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Monday, February 16, 2009

Valuing a PLN through age-old philosophies

Looking at a PLN from a traditional philosophy based point of view puts it into perspective for me. Bloom’s Taxonomy, Vygotsky, I think for most of these terms draw up memories of college or licensure. How does my PLN influence what I do every day in the classroom? Every day I am learning, sharing, collaborating, and engaging with peers around the globe for the purposes of becoming a better teacher. Vygotsky (1978, p56) provides the example of pointing a finger. Initially, this behavior begins as a meaningless grasping motion; however, as people react to the gesture, it becomes a movement that has meaning. In particular, the pointing gesture represents an interpersonal connection between individuals.

Yesterday I was able to participate via twitter to the ITSC keynote thanks to teach42 microblogging. I felt engaged, challenged and provoked into thought. These 140 character posts sparked a conversation with my wife (also a teacher) a text message to a friend in St. Louis (also a teacher) and so on. I am just one man, teach42’s PLN is HUGE, imagine the debates, conversations, thought provoking interpersonal dialogue going on around the globe! If that is not supporting Vygotsky and his social learning philosophy, I do not know what is. Most of us are engaging our students and challenging them through the use of technology, web 2.0 tools and a 21st century approach to their learning. Each day I ask my students to understand, apply, analyze, evaluate, and create. I expect them to ask questions to guide their thinking and then critically share, collaborate and learn form each other.

Many of my ideas come from my PLN; what works, what doesn’t, what is new, what’s tired, etc. So when I am working and my tweet deck whirrs a message to me sometimes I get excited, because I know there’s a chance that those H.O.T.S that I strive for my students to reach each day is about to begin for me…again and again throughout the day. I read my PLN’s posts; I try to understand what they are saying, then I analyze how that could work in my classroom or school. I apply what I know and what has worked and hasn’t in the past, I evaluate the pedagogy and implementation into a stringent curriculum, then I create lesson plans, units of study, or discussions to take them through and above the knowledge goal. A great example of this is as I’m typing this Bill Grazaiadei has posted a link to a site on Digital Fluency Model and I can’t wait to read it more closely. I want to look at whether or not I’m meeting these needs in my classroom and if my digital natives are becoming as fluent as they should be in a 21st century classroom. My point in all of this is that the more we learn, the more we grow as teachers some of the same age-old philosophies that have withstood time are gaining momentum and meaning to me. They mean just as much today as they did when I was sitting in that 20th century lecture hall in college wondering; why I should care about this Bloom guy’s pyramid or Vygotsky’s hippie philosophy of “social learning”? Thank you to my PLN for challenging me and inspiring me each day to be a better teacher and thinker.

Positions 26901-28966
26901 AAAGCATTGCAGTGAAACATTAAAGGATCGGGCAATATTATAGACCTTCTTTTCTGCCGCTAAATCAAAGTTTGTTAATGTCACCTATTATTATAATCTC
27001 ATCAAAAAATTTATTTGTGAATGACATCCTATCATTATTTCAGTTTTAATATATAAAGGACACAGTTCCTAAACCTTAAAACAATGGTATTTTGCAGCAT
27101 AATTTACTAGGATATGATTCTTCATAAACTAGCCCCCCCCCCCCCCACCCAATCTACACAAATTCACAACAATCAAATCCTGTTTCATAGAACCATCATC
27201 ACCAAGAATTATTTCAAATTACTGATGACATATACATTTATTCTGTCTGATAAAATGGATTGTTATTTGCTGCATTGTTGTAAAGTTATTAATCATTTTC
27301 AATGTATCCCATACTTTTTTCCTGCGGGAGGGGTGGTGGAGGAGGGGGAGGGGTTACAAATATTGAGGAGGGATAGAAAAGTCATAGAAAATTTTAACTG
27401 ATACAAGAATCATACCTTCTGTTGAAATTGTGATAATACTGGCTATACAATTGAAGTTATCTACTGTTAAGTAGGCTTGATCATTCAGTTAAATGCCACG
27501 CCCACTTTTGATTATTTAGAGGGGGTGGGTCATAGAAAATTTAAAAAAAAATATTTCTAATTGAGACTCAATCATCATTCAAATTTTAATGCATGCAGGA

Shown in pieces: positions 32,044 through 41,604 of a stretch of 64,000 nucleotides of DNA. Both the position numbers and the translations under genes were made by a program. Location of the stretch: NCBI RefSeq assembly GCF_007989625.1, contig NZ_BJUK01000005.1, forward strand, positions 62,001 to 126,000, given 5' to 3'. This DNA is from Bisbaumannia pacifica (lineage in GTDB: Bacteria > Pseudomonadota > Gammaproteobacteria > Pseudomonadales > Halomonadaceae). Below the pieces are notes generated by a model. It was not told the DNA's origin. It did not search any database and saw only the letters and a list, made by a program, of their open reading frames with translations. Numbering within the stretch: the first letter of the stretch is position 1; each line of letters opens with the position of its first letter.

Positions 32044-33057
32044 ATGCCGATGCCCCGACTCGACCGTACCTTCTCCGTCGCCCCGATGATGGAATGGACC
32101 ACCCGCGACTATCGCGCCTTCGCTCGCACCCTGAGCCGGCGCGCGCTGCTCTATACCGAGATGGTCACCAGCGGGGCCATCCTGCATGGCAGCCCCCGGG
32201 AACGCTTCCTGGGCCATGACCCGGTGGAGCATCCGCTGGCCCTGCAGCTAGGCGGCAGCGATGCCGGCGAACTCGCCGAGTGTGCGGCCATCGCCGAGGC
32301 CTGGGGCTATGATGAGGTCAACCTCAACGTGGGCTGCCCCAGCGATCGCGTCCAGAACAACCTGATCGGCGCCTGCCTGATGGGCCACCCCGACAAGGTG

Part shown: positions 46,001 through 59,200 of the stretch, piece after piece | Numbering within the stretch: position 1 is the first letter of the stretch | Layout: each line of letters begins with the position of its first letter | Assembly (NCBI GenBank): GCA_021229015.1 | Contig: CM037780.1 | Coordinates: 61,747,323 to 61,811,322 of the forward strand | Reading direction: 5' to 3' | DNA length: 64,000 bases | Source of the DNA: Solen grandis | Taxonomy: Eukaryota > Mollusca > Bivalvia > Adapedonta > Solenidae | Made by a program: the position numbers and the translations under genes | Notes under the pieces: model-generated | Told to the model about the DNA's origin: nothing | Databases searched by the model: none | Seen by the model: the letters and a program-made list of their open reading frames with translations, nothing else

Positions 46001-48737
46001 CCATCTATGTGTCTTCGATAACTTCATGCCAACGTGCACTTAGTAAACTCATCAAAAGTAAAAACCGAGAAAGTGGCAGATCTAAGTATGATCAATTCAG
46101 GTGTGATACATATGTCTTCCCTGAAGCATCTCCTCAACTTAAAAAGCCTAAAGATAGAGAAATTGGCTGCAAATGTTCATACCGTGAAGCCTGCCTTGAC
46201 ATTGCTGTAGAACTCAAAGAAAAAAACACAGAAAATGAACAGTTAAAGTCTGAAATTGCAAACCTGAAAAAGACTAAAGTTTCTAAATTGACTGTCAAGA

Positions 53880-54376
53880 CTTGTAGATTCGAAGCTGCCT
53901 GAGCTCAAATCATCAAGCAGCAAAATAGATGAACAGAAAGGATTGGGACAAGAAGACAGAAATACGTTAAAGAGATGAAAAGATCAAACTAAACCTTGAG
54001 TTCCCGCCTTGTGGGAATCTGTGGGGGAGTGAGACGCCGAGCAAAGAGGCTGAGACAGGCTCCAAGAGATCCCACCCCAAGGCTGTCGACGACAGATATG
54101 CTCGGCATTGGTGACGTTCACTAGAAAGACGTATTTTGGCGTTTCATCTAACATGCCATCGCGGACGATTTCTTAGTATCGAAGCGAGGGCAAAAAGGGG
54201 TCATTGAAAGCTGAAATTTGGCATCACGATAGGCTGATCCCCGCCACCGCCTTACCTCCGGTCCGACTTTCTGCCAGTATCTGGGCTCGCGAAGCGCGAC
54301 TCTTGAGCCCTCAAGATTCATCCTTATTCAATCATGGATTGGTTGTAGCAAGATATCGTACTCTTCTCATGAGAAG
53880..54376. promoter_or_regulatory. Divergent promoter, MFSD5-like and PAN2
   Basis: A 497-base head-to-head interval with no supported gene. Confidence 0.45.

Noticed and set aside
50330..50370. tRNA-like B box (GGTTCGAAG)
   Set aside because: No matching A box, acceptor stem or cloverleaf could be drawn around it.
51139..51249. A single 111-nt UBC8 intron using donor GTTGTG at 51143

"That I learn of others, I replied, is quite true; but that I am ungrateful I wholly deny. Money I have none, and therefore I pay in praise, which is all I have: and how ready I am to praise any one who appears to me to speak well you will very soon find out when you answer; for I expect that you will answer well." Socrates in response to Thrasymachus -The Republic
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